Womblin' 5: The Adventures of Tom Wombledrill
Every now and again while walking around, I stumble across some discarded hardware that deserves a second chance at life. I remember when my Dad told me as a kid "If you want to womble some hardware, make a noise like a screwdriver. Then when the hardware comes by you womble it." Works pretty good until you try to figure out what kind of noise a screwdriver makes.
In the happy little treehouse today, a double feature: this slightly-long-in-the-tooth Makita "BHP460" 24v NiMH cordless drill and its positively sabre-toothed great grandfather, a Lightburn "502A" dual-speed corded drill.
You know the, uh... rules, fellas. I want a nice clean bout. No gouging, no milling, protect your eyes and ears at all times, and if you need to press that hard you should really sharpen or replace the bit because you're just going to wear out the motor if you keep that up.
The Makita only had a few front and side screws to descrew and the case popped right off. Inside was an ode to Japanese minimalism: just a planetary gear assembly, a brushed DC motor, a trigger, and a little battery connector. I believe it was the famous Japanese emperor Sun Tzu who said "perfection is achieved, not when you have nothing to add, but when you stop trying to sprinkle Eastern mysticism on totally unrelated stuff", adding, "seriously, what does medieval combat have to do with your situation? Are you listening to yourself right now?"
Like generations of noble Samurai before me, I doffed my fedora and sliced the planetary gear assembly from the motor in one devastating stroke. If you're following along at home, be sure to accidentally drop tiny gears everywhere because they roll exceptionally well and it's a fun game to try to find them again.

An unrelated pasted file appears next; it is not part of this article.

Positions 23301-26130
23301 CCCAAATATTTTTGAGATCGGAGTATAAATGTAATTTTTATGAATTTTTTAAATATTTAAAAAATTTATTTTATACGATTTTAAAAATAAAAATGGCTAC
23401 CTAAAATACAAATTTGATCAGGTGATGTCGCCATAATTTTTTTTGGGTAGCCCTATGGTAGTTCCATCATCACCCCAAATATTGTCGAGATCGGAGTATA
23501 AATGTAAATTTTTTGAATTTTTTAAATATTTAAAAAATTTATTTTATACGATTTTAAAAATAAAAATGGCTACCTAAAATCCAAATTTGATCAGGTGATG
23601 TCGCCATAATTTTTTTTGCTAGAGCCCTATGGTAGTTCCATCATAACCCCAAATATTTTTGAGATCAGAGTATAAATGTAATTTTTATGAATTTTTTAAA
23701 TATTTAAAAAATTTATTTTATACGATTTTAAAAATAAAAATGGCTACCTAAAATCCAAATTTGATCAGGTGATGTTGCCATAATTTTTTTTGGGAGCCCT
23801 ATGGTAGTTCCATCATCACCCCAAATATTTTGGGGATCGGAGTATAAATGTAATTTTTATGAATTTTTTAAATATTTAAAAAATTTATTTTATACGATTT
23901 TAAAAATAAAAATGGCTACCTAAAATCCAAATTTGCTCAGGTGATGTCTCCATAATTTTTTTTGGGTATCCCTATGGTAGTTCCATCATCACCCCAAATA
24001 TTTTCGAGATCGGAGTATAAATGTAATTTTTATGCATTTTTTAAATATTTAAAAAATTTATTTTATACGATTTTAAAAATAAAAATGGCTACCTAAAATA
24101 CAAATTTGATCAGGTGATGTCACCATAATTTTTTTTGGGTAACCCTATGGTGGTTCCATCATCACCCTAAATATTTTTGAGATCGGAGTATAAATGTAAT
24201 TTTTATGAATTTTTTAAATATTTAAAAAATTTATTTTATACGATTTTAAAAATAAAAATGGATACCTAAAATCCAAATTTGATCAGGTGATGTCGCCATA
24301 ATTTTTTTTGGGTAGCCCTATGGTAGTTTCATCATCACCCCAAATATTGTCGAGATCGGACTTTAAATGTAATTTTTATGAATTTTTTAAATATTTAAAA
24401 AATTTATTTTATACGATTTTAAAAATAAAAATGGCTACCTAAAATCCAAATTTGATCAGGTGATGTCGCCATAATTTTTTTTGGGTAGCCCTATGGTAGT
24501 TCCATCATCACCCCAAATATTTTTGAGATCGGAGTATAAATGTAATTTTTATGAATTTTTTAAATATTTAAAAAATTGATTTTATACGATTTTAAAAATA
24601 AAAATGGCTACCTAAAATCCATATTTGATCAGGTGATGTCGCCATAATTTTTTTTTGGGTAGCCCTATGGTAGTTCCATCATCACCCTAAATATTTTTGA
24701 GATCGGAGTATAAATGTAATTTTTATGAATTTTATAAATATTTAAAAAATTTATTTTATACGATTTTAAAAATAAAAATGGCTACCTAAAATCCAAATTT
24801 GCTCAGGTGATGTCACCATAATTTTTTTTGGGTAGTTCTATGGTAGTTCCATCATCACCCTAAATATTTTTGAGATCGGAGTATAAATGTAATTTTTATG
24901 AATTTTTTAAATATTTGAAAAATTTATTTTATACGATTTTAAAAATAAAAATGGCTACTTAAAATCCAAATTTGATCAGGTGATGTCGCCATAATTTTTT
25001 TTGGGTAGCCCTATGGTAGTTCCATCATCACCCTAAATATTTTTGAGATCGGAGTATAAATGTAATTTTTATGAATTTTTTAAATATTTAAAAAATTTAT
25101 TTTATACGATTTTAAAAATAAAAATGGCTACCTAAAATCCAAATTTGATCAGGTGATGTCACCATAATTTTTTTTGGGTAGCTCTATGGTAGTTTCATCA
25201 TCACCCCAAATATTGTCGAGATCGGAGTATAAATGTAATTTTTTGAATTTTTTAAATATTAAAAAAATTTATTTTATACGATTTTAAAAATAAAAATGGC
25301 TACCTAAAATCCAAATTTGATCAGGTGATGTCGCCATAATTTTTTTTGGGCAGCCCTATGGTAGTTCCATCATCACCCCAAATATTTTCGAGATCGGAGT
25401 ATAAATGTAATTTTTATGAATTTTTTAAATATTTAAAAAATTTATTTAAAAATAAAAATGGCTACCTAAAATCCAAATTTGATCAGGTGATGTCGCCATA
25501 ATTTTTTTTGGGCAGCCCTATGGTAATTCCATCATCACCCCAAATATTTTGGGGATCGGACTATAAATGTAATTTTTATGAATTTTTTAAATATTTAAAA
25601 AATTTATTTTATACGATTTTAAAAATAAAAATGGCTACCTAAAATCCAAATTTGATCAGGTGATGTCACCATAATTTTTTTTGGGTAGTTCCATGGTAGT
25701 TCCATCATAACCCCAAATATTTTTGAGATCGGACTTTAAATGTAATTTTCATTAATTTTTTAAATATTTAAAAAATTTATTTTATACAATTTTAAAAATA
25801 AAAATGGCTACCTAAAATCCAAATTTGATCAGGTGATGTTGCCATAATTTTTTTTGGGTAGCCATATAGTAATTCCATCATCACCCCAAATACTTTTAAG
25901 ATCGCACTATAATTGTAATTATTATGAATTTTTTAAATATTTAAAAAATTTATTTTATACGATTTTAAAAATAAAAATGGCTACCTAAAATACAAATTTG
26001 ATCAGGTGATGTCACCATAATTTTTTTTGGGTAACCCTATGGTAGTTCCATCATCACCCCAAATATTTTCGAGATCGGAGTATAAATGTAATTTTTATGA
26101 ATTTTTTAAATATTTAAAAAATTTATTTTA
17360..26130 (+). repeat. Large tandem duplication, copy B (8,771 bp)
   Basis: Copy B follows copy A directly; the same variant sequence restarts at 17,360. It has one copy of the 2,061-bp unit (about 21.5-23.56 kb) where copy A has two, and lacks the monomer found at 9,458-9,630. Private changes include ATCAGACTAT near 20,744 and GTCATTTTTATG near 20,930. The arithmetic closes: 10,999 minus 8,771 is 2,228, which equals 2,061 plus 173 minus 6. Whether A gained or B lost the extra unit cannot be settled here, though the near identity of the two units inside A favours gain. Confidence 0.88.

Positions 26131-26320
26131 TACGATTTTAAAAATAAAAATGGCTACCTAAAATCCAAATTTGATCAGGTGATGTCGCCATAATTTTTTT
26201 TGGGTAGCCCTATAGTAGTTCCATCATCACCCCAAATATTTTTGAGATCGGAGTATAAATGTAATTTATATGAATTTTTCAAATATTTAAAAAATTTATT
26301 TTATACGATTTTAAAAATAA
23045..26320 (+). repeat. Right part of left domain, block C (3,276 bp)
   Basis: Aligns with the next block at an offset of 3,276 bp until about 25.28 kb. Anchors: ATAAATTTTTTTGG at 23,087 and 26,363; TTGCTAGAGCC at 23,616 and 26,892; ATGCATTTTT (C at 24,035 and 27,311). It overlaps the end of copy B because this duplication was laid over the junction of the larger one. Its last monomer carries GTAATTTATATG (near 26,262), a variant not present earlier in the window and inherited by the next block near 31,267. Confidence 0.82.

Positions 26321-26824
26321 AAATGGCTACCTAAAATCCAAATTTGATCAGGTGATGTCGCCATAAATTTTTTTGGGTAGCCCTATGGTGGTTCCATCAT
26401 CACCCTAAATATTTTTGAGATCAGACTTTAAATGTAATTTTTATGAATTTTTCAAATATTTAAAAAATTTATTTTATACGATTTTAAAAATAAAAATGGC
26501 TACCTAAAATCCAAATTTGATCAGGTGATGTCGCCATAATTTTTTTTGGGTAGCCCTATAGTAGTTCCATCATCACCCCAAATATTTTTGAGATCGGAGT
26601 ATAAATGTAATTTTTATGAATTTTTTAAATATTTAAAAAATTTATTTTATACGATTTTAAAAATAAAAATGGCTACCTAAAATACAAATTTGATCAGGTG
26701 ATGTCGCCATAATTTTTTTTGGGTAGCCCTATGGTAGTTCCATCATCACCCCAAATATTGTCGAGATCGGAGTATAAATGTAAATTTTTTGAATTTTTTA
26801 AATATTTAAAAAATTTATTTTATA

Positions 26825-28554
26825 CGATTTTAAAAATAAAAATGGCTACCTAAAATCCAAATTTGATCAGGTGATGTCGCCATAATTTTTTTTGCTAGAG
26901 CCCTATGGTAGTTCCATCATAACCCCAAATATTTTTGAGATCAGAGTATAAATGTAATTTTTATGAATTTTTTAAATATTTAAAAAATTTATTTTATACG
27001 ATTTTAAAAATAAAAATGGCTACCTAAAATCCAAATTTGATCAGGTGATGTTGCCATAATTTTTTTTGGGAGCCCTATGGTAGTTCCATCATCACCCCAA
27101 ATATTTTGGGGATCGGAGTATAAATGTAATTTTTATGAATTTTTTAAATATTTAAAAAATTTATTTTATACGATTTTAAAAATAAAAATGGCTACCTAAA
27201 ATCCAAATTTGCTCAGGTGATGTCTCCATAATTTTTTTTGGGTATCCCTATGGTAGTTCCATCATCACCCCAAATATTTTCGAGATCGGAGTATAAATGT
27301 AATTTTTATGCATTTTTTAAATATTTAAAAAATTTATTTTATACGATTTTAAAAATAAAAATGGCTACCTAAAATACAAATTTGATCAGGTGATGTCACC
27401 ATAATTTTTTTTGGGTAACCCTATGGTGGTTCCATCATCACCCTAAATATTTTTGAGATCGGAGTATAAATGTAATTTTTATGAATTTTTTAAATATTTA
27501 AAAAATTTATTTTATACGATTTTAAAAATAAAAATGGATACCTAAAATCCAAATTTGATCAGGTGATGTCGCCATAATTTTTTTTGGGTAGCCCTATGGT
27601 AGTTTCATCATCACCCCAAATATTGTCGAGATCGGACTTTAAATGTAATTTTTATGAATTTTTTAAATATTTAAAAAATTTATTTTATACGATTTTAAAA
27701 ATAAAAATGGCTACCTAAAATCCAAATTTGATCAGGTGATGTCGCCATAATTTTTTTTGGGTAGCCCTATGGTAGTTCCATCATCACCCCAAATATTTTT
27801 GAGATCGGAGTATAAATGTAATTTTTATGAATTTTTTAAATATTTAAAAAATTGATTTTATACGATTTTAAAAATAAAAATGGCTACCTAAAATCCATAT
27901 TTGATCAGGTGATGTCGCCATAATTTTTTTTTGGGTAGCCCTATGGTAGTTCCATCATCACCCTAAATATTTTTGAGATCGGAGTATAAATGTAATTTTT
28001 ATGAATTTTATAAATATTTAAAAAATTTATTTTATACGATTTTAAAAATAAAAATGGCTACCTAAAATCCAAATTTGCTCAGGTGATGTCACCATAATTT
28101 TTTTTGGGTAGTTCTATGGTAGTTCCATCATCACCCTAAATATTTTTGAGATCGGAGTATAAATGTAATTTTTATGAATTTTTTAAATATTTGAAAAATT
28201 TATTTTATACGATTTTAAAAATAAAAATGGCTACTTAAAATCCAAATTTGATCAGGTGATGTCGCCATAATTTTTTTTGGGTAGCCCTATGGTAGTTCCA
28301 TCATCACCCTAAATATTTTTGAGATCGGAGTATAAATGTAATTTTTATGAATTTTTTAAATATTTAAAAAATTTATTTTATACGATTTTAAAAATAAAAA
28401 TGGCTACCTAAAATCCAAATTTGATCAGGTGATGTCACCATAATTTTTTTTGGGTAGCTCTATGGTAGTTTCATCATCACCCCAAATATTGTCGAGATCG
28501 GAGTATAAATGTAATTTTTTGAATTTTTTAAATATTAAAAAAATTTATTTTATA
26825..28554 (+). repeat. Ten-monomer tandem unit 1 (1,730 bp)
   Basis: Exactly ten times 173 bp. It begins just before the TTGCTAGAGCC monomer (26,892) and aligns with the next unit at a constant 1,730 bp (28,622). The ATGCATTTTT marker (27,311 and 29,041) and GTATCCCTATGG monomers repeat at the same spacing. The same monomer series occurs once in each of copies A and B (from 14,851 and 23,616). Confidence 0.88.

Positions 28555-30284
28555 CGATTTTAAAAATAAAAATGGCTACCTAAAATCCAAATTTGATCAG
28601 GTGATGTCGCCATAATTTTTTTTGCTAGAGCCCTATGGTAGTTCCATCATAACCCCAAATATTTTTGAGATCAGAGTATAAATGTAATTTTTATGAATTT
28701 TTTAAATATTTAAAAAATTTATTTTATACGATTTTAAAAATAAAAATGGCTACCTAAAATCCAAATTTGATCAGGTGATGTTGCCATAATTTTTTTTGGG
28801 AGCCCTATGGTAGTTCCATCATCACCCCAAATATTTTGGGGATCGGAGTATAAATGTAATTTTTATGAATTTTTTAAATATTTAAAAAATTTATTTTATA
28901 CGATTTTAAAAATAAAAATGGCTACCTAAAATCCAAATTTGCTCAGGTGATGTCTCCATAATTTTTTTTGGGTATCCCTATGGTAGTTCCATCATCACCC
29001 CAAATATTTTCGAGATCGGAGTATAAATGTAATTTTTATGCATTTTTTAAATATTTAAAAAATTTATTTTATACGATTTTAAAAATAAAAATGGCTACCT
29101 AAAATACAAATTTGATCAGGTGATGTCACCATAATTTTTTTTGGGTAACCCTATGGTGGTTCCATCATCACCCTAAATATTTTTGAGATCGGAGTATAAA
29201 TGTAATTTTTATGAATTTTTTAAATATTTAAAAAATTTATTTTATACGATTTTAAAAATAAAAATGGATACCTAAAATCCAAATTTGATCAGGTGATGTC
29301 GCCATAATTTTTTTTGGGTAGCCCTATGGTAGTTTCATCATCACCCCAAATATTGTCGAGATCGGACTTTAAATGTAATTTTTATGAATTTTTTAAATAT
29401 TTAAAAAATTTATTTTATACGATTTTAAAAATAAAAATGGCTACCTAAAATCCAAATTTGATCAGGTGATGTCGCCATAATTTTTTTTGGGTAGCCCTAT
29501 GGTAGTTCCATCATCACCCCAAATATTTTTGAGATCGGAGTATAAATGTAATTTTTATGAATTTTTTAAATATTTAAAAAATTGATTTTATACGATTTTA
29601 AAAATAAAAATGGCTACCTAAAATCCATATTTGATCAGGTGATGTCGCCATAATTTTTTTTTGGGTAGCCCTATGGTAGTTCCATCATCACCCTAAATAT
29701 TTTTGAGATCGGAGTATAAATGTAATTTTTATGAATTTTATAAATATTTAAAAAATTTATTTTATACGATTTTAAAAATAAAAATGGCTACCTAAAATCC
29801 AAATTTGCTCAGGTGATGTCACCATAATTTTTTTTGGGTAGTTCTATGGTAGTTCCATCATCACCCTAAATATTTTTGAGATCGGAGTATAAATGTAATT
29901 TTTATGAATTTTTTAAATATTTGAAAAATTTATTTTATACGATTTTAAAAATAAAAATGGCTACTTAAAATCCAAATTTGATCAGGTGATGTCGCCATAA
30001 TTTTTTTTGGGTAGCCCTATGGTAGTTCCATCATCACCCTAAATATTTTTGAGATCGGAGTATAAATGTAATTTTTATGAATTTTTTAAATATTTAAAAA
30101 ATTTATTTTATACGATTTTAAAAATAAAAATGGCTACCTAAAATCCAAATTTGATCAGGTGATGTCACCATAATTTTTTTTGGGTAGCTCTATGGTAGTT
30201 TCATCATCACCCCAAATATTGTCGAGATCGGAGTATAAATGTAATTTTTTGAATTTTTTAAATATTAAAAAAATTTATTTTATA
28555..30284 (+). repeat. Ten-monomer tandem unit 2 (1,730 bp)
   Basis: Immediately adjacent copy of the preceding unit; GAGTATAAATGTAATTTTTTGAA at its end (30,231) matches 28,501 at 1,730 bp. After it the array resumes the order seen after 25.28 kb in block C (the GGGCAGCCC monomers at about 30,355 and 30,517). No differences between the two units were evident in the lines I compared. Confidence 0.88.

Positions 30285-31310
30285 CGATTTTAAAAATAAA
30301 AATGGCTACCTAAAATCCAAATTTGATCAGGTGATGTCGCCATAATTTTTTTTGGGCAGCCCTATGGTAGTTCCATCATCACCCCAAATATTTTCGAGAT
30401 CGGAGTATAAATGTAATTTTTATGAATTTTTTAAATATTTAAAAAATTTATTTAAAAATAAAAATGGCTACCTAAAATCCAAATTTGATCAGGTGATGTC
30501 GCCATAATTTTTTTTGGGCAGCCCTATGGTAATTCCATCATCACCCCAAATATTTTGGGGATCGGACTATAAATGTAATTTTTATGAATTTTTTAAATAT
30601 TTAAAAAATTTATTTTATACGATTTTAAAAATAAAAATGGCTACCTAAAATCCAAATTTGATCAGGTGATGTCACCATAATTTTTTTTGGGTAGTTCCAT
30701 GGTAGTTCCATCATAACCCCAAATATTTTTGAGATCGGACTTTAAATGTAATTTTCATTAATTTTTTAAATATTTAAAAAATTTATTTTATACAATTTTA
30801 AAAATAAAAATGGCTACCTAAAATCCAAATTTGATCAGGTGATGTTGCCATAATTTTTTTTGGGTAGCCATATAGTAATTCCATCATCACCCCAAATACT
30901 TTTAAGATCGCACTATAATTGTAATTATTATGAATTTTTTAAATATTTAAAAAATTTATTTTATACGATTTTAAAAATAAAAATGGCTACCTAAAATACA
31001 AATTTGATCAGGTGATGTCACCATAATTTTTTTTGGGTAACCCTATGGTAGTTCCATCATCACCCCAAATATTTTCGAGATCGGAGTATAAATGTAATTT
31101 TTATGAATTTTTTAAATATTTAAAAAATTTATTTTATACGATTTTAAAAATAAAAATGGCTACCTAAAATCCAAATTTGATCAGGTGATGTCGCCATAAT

The trigger revealed something interesting, though: what are all those extra wires for? And what's that stuck on the back of the motor there? Could it be... a MOSFET? It is! A big beefy 2SK2690. That trigger mechanism isn't some basic switch, but a highly woke and intellectual pulse wave generator. I had to check it out, so I phoned a friend.
And by friend I of course mean oscilloscope. Check it out! That's a 2.5KHz pulse wave, and even though I only ran it at an anaemic 12 volts it was still surprisingly studly. Nice motor, even nicer trigger mechanism.
So I was excited to see what the ole dog had to say. I actually found a pretty spectacular catalogue page that dates it to sometime in the 60s or 70s. This thing is half a century old, weighs about 5kg, and looks like it was stolen from Flash Gordon's toolshed. It's amazing.
Here's a nice shot of the nameplate, speed switch, and a spirit level that I can only assume is full of a 1970s-safety-compliant mix of mercury, arsenic, and malted asbestos. So far so good, let's open it up and see what's inside.
Mother of god. That's some nasty grease. I tried to block out the smell of lithium and concentrate on that awesome trigger switch. Sure, that young switch might be firmer, more environmentally conscious, and able to get off the couch without grunting, but can it give you the satisfying mechanical clunk of a trigger clearly designed for launching Sidewinders at the commies?
Much scraping later I excavated the rotor, stator and brushes from their liquefied dinosaur graves. I considered trying to get it to run, but I figured it might be better not to mess around with unearthed mains tools of questionable provenance. Its drilling days are probably well behind it, but I think it could have a fulfilling retirement as a prop laser gun. Just need to clear all that grease out.
What I found most interesting about these two drills was how they were totally different designs, but both so simple. I see this as a great example of engineers fitting the solution to the domain. Because the motor type matched the power source, there was no need for power management. Both drills had speed control, but electronic speed control used to be complex and expensive, so papa drill just did it with a gear selector. The modern drill is lightweight, perfect for the modern typist-handyman, while the classic is solid steel, suited for both drilling and post-apocalyptic shelter combat.
So, all in all, two drills both alike in dignity, from ancient sludge to newfangled machinery, whose greasy parts my greasy hands can't clean. Seriously, this shit is everywhere. If you'll excuse me, I need a shower. And then my shower needs a shower.